And any politics from now on must encourage entrepreneurship and innovation. America's greatness lay in this but no longer. Russia's tragedy is that it could never engender true entrepreneurship because Bolshevism straightaway replaced feudalism as Marx never imagined nor wanted. China does not have a market economy and is in deep trouble. Consequently, India needs a market-driven economy where wealth is created foremost and all else follows from there, including nutritional security, healthcare and universal quality education. It does not need economists to tell us this. If you do not have enough, you cannot do charity. And charity cannot be giving doles to people and making them unemployable, as the story is in parts of Western Europe. 'Give a man a fish, and you feed him for a day,' goes the old proverb. 'Teach a man to fish and you feed him for a lifetime.'

But for a genuine entrepreneurial environment to be obtained, the government has to roll back the permit/ inspection raj, which can only happen after the Manmohan Singh government is evicted. The business environment is terrible in the country. Small-and-medium businesses are closing down because the demands of the state have become extortionate. It is nearly impossible for businesses to get bank loans even at the prevailing high interest rates. Corruption is rampant. For example, a clutch of five-star hotels near Delhi airport are being denied permission to open citing security concerns. If they cough up Rs 10 lakhs per room in underhand monies, however, they can commence operations from tomorrow. This is just the tip of the iceberg; the horrors only grow. Big businesses, on the other hand, have lost the entrepreneurial spirit for the most part and have gotten together with the politicians and the bureaucrats to loot the country. This needs a cleanup which cannot be expected from this government, and time is running out for India. The longer entrepreneurial reforms are delayed, the harder it will be for the country to get back on its feet.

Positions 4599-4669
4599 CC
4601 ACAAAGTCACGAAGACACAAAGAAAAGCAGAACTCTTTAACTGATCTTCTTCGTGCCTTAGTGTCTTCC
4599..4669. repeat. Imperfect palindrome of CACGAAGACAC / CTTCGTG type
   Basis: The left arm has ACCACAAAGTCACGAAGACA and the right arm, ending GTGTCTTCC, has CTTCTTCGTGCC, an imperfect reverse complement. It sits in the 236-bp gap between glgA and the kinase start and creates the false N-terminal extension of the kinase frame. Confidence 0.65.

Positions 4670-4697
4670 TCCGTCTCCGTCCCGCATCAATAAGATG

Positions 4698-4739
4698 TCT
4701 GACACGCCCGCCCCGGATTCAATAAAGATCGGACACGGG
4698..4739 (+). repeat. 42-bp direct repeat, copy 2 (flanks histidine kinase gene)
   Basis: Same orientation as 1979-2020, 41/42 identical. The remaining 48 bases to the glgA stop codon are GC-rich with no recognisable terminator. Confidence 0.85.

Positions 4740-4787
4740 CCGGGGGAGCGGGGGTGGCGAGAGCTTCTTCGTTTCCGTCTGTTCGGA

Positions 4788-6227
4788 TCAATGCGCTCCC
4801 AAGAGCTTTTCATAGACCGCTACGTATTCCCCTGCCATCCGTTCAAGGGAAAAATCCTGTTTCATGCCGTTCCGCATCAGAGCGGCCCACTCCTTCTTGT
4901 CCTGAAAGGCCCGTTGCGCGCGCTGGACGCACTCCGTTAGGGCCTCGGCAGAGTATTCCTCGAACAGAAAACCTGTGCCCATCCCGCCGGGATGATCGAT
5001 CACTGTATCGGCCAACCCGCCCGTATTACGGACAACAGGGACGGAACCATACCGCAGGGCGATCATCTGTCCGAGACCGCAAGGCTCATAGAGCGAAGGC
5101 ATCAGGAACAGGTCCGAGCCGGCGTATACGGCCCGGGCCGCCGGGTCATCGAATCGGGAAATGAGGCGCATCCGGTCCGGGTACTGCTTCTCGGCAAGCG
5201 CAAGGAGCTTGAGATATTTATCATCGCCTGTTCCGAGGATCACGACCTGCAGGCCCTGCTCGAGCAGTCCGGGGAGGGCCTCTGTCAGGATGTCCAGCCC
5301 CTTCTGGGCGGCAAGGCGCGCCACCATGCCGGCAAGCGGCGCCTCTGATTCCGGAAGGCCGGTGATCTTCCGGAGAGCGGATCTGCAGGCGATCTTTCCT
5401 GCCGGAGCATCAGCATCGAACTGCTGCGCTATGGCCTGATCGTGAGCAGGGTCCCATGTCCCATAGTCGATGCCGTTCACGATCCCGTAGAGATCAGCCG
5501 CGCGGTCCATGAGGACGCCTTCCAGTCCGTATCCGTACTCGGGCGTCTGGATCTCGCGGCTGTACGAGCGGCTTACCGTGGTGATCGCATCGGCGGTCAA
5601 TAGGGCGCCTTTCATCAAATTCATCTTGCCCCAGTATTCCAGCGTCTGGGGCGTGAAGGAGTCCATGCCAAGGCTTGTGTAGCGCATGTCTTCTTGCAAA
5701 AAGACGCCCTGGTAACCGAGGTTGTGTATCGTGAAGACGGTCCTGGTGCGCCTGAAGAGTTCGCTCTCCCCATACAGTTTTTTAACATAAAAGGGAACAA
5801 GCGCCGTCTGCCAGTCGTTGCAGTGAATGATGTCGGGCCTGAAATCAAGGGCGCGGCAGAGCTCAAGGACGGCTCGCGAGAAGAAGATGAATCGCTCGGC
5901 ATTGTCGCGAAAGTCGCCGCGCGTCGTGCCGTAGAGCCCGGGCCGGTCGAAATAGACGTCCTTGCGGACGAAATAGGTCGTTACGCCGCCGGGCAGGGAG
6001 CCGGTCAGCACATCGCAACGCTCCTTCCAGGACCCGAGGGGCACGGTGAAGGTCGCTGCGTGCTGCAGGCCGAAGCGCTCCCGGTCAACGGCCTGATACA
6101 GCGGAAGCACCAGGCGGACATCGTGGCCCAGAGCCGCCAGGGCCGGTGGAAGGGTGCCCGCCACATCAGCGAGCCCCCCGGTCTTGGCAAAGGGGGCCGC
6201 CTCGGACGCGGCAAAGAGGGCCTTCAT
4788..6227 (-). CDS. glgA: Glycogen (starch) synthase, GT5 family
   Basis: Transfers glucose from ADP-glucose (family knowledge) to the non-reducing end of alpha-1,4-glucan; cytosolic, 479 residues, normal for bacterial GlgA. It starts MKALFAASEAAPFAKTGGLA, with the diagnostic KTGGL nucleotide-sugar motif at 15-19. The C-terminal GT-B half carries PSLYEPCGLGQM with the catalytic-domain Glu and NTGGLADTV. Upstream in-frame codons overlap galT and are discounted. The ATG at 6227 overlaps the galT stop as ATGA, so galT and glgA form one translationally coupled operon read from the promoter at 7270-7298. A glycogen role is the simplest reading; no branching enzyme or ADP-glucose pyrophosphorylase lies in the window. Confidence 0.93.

India has a huge aspirational youth population. This population has no patience with the old ways of doing things. Gone are the days when the security of a class 1 officer's post was the summit of ambition. The private sector has grown by leaps and bounds, and entrepreneurship holds a special thrill for the young. Check out the tiny start-ups in Gurgaon that may in some cases be nothing more than three tables and chairs in a shared office. The young have the energy and the drive for this sort of edgy entrepreneurship, and their kinetics must be harnessed for growth. India does not need foreign direct investment. India is flush with funds. Talk with businessmen and they will tell you so. But they will not make investments in the country till the ruinous United Progressive Alliance is in power. They have handled corruption. But what the regime is embarked upon is loot. Only a cleansed environment, entrepreneurship and visionary politics will redeem the country, and the United Progressive Alliance is incapable of delivering these. They need to go. And the sooner the country is rid of economists who have little stake in it but hold it to ransom, the better.